You got your town authorities stymied by this surge of Nature at its most nastiest, so they call in Harvard help and big-city scientists show up. Various Yarkies end up victims, and the rag-tag team of heroes can scarcely believe what they're up against, even after seeing it with their own eyes, these swarms of cockroaches that advance like a "living brown carpet" over everything in their path. The creatures' preternatural behavior seems insurmountable; they are piranha-like in their appetite and aggression (and some can even fly!).  

The Nest is a bit of an overwhelming story, emotionally, despite its ridiculousness. Gregory repeatedly notes the character's states of mind, their anger and despair and grief and sadness and fear, but his attempts at humor fall flat and don't lighten the mood. The constant descriptions of the repulsive roaches wears the reader down too, increasing not just horror but hopelessness, which is almost worse. After one particularly unsettling lecture from scientist Hubbard:
When the scientist stopped, the room was silent. Elizabeth and all the men were stunned. Peter Hubbard and Wanda Lindstrom had moved them into a world so alien, ogreish, and alarming that they had no way to formulate their reaction. The ghastliness was in the blood, beyond the reach of words or horror or comradely comfort. A strange, raw wind was blowing up from a biological nether world of phantasmagoric claws, fangs, and mindlessness.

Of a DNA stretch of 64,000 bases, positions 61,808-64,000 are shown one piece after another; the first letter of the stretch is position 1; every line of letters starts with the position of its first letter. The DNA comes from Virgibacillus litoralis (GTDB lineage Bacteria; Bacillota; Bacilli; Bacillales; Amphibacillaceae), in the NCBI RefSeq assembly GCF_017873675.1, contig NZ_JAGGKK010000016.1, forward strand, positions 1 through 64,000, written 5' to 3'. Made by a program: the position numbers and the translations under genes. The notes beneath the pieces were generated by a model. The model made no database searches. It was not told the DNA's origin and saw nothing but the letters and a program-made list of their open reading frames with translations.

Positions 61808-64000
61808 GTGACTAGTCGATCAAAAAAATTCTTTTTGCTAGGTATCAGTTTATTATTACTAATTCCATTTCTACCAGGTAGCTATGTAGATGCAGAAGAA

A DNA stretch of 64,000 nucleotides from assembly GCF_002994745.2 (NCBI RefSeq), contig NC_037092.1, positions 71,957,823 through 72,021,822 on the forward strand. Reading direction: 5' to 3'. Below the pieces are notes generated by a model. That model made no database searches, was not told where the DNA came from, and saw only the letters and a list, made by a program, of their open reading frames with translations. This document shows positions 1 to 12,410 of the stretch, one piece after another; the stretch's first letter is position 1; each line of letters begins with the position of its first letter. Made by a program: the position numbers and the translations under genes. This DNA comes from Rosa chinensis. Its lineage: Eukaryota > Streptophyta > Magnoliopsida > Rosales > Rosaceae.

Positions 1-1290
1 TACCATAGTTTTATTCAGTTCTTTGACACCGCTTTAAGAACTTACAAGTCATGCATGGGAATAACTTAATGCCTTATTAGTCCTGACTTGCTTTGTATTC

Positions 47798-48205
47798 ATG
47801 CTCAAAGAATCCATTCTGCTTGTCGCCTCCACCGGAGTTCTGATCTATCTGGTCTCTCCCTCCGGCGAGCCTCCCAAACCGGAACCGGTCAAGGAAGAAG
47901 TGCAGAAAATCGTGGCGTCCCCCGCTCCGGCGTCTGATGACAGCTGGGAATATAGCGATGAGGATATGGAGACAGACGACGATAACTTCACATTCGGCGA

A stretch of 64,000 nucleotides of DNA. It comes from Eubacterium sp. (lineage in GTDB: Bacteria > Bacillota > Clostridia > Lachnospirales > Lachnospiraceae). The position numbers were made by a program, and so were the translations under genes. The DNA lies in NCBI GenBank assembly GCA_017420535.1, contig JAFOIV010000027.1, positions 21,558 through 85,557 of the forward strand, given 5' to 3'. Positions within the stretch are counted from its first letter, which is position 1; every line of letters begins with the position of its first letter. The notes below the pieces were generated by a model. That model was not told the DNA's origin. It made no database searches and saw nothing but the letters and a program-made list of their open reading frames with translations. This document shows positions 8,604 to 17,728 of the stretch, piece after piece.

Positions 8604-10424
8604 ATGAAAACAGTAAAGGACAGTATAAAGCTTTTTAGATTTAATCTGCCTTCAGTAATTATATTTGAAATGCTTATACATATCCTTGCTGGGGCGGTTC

Behind the Douglas pseudonym is Eli Cantor, a man of some erudition--like many pulp writers--so he is easily able to infuse his story with science, history, character detail and motivation, etc. His style is muscular and verbose, which makes The Nest a more effective read than many other pulp-horror paperbacks--because don't get me wrong, this book is definitely pulp, but somehow I can see Mr. Cantor just running hell-for-leather over good taste and restraint with a grin on his face as he pounds out page after page of hellish delight!

For example: a little over halfway through the book, he sets up a harrowing sequence in which children must face the ravening insect hordes; your tolerance for such a scene will depend on how you feel about animals and children being killed in horror fiction. Me, I found it kinda ballsy; maybe he didn't know better; more likely he thought, Fuck it, they want a cheap pulpy horror novel, I'm gonna give 'em one! It's shocking stuff, no matter what.